This report reviews ten examples of small scale transport schemes that have been delivered by pteg members. The case studies range from intelligent bus priority, to journey planning advice, cycle hire and new bus links. The report shows that small schemes can achieve outstanding value for money by: making use of local knowledge; being responsive to changing circumstances; and by being effectively targeted. Small schemes can also help provide proof of concept for novel interventions.
This report builds on our 2011 report on the ‘Value for money and appraisal of small schemes’, which gathered over 150 separate pieces of evidence and showed that, on average, smaller schemes deliver £3.50 of economic benefits for every £1 of public spending. Our wider work demonstrating the impact of local transport spending also includes the 2014 ‘Transport Works for Jobs and Growth’ report, the 2013 ‘Case for the Urban Bus’ report and the transportworks.org website.
The next few years will see an upward trend in local transport capital grant funding from central government, supported by a wide-ranging consensus about the contribution of local transport networks to economic growth. In contrast, Local Authorities have seen a sustained decline in resource funding, driven by deep cuts to the Department for Communities and Local Government‟s (DCLG) budget. And there is no sign the cuts are about to stop. As the mismatch between capital and revenue funding grows, this could ultimately damage the effectiveness of capital investment in local transport networks. This report explores how resource funding constraints are affecting the delivery of local transport capital schemes and how this is likely to evolve over the next few years.
This report sets out the findings of a survey of all Directors of Public Health (DsPH) in England. The survey investigated the extent of collaboration between public health and transport teams within local government since public health teams moved into top-tier local authorities in April 2013. As well as analysis of survey results, the report includes a series of case studies exploring examples of good practice in more detail. The majority of DsPH responding to the survey said that there had been an improvement in the extent of their team’s collaboration with transport planning colleagues since the move to local government. Most placed a medium to high priority to on the health impacts of road transport in their work programme; had had the opportunity to engage with the development of local transport plans; and had participated in jointly funded projects and data sharing with transport colleagues. DsPH identified a number of barriers to further joint working, but there were also numerous examples of good practice. The research was conducted for pteg by public health and transport specialist, Dr Adrian Davis.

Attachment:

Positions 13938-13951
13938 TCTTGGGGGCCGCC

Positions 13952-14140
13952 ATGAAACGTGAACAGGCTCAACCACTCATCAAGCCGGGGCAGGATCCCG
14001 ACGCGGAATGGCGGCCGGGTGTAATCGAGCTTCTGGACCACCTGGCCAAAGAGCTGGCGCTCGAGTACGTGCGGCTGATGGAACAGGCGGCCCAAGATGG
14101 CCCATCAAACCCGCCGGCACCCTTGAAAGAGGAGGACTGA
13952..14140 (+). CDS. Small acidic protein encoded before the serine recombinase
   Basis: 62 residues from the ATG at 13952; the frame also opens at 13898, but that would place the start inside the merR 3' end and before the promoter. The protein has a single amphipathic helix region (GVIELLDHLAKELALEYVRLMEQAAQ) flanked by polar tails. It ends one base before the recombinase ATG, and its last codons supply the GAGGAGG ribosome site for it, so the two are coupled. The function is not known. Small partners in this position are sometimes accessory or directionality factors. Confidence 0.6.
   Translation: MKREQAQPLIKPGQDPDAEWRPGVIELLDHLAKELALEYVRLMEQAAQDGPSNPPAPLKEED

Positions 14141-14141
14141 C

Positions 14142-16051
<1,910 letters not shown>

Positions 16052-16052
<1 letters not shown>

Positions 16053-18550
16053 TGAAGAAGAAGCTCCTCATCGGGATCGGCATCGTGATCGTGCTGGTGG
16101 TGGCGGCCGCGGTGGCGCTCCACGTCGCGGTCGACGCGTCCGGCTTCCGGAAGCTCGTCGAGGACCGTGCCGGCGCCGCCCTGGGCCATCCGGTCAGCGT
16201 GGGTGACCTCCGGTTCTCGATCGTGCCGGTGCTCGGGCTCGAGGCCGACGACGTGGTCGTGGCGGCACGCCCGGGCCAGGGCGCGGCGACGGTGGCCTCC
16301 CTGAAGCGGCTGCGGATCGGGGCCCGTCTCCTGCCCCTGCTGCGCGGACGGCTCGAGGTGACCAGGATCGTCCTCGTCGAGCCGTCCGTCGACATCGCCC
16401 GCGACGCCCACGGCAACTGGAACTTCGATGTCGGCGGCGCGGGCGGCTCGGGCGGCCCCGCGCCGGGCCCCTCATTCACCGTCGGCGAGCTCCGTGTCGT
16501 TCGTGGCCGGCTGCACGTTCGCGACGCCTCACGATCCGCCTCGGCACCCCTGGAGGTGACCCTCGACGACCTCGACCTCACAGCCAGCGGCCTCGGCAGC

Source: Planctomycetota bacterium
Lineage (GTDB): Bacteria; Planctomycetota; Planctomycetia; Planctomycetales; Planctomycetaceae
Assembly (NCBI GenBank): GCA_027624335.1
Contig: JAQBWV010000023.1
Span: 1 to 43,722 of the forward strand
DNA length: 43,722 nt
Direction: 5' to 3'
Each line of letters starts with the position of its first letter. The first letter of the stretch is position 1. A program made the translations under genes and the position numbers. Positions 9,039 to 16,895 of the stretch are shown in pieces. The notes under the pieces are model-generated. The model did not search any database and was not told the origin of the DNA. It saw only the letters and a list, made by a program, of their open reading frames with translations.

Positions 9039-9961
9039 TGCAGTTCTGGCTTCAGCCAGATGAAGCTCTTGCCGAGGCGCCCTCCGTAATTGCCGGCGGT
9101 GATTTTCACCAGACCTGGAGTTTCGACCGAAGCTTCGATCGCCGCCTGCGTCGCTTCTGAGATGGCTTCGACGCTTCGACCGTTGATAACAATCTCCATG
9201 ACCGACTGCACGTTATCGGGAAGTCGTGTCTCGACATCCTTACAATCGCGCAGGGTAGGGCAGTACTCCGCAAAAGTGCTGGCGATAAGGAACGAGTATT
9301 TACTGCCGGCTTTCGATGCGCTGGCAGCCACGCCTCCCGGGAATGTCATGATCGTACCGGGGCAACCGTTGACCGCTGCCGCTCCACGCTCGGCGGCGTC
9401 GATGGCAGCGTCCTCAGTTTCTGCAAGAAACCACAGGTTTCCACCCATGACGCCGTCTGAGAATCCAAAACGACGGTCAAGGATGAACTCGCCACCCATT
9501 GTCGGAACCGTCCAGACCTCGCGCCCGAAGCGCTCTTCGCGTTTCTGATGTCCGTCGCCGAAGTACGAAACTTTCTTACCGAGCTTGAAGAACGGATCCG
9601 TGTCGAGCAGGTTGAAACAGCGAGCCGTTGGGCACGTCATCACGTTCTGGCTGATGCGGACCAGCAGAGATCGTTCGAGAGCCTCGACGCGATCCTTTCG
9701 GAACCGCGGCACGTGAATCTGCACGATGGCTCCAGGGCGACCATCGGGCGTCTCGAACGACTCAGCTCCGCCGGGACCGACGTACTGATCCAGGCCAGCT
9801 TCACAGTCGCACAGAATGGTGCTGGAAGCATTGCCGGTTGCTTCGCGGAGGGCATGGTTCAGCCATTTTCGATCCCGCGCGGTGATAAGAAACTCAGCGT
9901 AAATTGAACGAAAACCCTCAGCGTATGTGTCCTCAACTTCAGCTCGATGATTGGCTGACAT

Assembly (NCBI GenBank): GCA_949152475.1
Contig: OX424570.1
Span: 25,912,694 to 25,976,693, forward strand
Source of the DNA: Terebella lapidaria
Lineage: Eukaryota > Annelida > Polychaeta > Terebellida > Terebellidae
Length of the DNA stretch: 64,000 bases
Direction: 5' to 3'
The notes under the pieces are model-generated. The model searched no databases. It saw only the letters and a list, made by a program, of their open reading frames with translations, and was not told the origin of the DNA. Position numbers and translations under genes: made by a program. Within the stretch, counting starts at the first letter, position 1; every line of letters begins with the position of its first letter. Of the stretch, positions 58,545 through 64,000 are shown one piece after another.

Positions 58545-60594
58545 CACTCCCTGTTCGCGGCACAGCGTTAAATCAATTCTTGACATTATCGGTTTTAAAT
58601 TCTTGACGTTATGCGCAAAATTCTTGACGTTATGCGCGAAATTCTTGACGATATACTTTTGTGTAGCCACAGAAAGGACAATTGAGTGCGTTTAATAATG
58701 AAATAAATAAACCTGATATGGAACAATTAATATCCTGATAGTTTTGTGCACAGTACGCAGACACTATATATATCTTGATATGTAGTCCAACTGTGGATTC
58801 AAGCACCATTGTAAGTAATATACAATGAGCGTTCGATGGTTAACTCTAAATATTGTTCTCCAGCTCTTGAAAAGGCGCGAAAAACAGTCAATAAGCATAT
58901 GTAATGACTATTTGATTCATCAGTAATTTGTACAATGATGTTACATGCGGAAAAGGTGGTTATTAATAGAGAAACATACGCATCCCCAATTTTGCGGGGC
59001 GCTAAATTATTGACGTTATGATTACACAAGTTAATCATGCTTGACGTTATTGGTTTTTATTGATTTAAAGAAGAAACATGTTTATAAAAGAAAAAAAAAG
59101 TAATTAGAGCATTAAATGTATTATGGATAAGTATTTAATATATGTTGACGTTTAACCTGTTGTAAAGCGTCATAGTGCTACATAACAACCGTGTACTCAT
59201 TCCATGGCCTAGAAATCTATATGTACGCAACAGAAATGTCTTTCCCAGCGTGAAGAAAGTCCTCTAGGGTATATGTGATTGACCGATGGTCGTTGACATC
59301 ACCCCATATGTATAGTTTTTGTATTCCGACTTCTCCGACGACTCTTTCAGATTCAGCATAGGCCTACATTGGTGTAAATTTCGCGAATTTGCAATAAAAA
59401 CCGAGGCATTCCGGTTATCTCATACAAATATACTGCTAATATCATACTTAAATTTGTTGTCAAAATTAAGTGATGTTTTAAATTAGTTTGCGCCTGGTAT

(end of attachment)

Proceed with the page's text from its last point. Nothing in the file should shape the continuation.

Healthy Streets for All, a new programme to raise awareness and support UK cities in shaping urban environments around people and their health, has been launched today by the Urban Transport Group in collaboration with renowned public health expert Lucy Saunders.
‘Big shift to active travel in urban transport policy is underway’
Rail expansion ‘only viable option’ to help UK cities achieve economic, environmental & social goals
The Urban Transport Group has today responded to the launch of a public consultation on rail fares in the UK.
The Government’s new Clean Air Strategy lacks coherence and a truly joined up approach for reducing emissions from transport, the Urban Transport Group has warned today.
Website aims to prevent ‘wheel reinvention’ on partnership agreements
The significant growth of van traffic in the UK is creating ‘considerable challenges’ for cities and urban areas, from poor air quality to congestion - a new report from the Urban Transport Group finds today.
Ageing urban populations, rapid bus passenger decline and huge growth in private hire vehicles are just some of the dramatic shifts taking place in UK cities, a new report from the Urban Transport Group reveals today.
The Urban Transport Group has today welcomed an unprecedented joint inquiry by four House of Commons Select Committees on the Government’s failure to improve air quality in the UK.
The Urban Transport Group has today responded to the latest statistics on bus patronage released by the Department for Transport.